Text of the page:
Once you have worked out the cost then it gives you an idea of what to expect, in reality building a SharePoint Production environment within the Azure Cloud would probably be straight Windows Virtual Machines with you as an organization brining your own licenses to them, to enable SQL Server and SharePoint, plus any other licenses and software that you needed. For a fully compliant minimum SharePoint 2016 MinRole Farm you would need a server for each role which in reality based on using the image specified earlier a D12_V2, so 4 cores and 28GB RAM would come in close to $2000 a month to run it 24 hours a day. Of course on top of that would be any public IP costs along with storage.

Now that we have worked out the rough cost, and started to create the farm, maybe even running the servers now, it still comes back to the question, why create the farm in Windows Azure?

For me the reason to use Windows Azure is in three specific areas, Performance, Scalability and Management. Choosing to build servers in a cloud services means that you get the performance provided by the data center and often for these providers like Microsoft Azure, everything has been done to ensure that response times are fast and that everything works all the time, in most cases better than we or any organization could do themselves.

The real power however comes from the ability to scale at mass and fast. Changing the configuration of existing servers and adding or removing servers quickly is a real benefit. If I notice one day that my SharePoint Servers are running slow, I can simply login into the Azure Portal and change the size or even location of the Server easily with minimal impact to what is running on across the servers. Of course SharePoint has its own issues when you move things around that you need to cater for.

As shown above simply selecting the “Size” property allows you to change it to a different either less or more spec’d. This allows greater control than trying to change this within an On-Premises environment, though when using Virtual Machines ON-Premises this can be achieved, it tends to be much more complicated for this to be done.

Lastly for me Management is a big thing that changes. Now you might be wondering why I would say that, seen as they are just the same old servers we had to manage before, albeit Virtual Machines.  In reality for an On-Premises solution we have to own and manage everything from Servers, to everything else is connected to it, or protecting it. Within the Azure Cloud, we simply provision the Virtual Machines we need, and then utilize the solid administration and configuration console that is already there to make any changes needed. The Security components can also be used to not just protect from the outside or inside threats, but active monitoring and controls that can be used make this far superior to what we can do On-Premises without having to purchase multiple solutions.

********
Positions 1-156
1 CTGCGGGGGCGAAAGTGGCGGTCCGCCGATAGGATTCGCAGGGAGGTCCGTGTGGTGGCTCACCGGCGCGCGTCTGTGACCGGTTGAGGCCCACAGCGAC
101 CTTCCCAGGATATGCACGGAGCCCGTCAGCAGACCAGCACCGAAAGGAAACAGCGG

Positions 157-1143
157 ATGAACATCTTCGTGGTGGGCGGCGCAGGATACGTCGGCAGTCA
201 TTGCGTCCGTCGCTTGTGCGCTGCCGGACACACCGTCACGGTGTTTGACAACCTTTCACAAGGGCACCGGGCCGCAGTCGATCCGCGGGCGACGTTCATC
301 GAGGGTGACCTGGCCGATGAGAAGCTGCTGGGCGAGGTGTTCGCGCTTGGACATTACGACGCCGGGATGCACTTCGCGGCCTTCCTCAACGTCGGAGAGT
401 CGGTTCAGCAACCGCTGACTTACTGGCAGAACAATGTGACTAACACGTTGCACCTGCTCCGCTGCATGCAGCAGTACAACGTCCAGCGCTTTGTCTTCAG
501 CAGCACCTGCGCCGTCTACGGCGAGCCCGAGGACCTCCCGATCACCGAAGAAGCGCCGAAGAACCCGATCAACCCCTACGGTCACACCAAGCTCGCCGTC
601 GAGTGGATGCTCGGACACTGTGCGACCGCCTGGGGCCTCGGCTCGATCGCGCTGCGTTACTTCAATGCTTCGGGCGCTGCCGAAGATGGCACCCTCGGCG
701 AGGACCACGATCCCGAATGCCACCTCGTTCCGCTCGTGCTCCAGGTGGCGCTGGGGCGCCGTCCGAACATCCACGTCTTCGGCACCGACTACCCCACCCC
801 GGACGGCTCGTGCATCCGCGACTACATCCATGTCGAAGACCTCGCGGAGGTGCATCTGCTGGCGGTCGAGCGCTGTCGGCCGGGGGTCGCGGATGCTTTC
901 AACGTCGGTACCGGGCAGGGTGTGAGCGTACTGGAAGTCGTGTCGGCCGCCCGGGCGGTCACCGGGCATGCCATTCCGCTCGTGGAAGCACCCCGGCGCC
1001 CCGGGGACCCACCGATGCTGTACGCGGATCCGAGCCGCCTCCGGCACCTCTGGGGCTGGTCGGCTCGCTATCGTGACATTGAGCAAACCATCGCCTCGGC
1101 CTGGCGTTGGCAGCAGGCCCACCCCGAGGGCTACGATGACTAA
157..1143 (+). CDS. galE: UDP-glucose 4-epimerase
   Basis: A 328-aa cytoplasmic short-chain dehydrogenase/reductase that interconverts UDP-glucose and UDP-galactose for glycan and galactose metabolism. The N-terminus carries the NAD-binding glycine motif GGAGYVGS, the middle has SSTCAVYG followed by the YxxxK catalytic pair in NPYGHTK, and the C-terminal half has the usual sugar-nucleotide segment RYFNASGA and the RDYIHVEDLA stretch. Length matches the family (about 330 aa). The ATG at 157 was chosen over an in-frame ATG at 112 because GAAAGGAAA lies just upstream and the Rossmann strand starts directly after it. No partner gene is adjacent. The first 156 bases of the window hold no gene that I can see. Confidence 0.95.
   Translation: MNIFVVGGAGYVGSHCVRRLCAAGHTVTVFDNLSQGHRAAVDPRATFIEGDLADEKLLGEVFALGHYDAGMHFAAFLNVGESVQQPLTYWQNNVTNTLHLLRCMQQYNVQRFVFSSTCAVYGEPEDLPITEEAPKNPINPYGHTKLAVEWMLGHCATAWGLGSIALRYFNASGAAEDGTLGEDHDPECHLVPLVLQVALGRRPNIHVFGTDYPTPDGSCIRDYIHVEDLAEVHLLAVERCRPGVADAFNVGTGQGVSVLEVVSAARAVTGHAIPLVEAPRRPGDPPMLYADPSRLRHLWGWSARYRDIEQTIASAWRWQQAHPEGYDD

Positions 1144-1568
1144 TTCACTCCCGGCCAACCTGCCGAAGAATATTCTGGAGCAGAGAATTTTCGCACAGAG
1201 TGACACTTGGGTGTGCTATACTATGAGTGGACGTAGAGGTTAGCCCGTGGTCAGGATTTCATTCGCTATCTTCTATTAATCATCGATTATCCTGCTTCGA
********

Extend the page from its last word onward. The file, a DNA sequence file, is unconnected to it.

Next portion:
All in all, once you as an Organization can come to terms with the way everything is costed out, and realize that it might take some time to actually get a return on investment (ROI) quickly then the Microsoft Cloud, specifically the Azure Services are a great option to consider. For me the ability to spin up Development / Test and Production Environments easily and only pay for what I use, or even purchase reserved instances allowed for cheaper hourly rates makes complete sense as more organizations are looking to reduce the IT spend as well as reduce the dependency on them owning and hosting large infrastructures where possible.

To learn more about the Microsoft Cloud and Azure Services you can visit: https://azure.microsoft.com/en-us/